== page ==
National Geographic March 1955
Spectacular Rio de Janeiro: Studded with Mountains and Scalloped with Beaches, Brazil’s Booming Capital Is One of the Beauty Queens of the Earth
Studded with mountains and scalloped with beaches, Brazil’s vibrant city sprawls for miles between granite hills and sparkling seas.
Life Among the Wai Wai Indians: Smithsonian Archeologists, Husband and Wife, Find British Guiana’s Pygmy- size Bow- and- arrow Marksmen Facing Extinction
Smithsonian archaeologists, husband and wife, find British Guyana’s pygmy- size bow- and- arrow marksmen facing extinction.
America’s First Painters: Indians, Who Once Painted Rocks and Buffalo Hides, Now Use Paper and Canvas to Preserve Ancient Art Forms
Indians who once painted rocks and buffalo hides now use paper and canvas to preserve ancient art forms.
X- Rays Reveal the Inner Beauty of Shells
X- Rays provide new insights into how marine creatures construct the spiraling chambers of their shell homes.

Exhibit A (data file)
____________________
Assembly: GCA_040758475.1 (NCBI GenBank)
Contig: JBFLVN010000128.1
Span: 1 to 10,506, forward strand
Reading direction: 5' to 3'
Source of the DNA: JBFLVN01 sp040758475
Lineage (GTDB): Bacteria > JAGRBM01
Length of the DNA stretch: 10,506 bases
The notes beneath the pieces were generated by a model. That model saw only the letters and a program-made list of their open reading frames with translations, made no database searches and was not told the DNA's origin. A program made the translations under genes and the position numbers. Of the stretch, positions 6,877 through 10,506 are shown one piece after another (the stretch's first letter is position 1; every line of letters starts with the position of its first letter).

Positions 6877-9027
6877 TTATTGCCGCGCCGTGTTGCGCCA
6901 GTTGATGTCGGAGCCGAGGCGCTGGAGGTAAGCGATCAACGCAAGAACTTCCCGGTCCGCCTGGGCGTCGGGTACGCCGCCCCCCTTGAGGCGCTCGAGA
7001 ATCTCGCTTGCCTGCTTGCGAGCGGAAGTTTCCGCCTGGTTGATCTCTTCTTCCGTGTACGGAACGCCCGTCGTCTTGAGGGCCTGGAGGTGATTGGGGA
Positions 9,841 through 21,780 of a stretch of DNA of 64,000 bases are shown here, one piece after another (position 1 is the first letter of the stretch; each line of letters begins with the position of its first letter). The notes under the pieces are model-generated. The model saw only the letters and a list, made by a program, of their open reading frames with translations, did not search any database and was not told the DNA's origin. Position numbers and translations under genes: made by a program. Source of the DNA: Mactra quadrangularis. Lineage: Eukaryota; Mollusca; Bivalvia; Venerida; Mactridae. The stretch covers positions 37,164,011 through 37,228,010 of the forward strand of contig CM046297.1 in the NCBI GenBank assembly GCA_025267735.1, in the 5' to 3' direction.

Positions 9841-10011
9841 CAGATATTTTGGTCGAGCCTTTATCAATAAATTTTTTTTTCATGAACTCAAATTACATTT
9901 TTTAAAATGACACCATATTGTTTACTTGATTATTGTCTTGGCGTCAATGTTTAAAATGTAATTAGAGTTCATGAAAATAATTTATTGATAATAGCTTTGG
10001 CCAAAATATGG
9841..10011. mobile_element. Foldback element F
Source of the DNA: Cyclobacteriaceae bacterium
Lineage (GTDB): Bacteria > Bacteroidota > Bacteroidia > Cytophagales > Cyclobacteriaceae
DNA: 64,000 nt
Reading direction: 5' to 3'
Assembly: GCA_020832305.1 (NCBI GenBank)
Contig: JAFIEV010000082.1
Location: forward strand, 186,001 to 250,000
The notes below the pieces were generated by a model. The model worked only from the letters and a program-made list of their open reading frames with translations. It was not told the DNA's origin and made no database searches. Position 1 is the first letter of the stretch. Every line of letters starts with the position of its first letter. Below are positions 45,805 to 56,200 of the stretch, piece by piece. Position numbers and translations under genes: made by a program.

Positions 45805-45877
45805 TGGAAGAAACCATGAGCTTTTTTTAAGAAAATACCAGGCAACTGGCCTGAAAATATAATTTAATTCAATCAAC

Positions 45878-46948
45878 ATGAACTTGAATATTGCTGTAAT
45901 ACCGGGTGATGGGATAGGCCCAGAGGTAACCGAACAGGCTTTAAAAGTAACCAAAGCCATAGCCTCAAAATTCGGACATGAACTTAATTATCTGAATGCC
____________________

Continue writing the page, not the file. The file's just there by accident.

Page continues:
East Pakistan Drives Back the Jungle: A Land of Elephant Roundups, Bengal Tigers, and a Bamboo Economy Takes Big Strides Toward Becoming a Modern Nation
A land of elephant roundups, Bengal tigers, and a bamboo economy, takes big strides toward becoming a modern nation. Staff writers Jean and Franc Shor cover the countryside by train, jeep, and native dugouts.
Deaf Children Learn to Talk at Clarke School: With Patience, Skill, and New Scientific Equipment, Teachers Labor That the Ears of the Deaf Shall be Unstopped. .. and the Tongue of the Dumb Sing ( Isaiah 35: 5- 6)
Alexander Graham Bell laid the groundwork for a revolutionary approach to teaching deaf children to speak. With patience and skill, teachers work with students at the school where the inventor served as teacher and researcher for 51 years.
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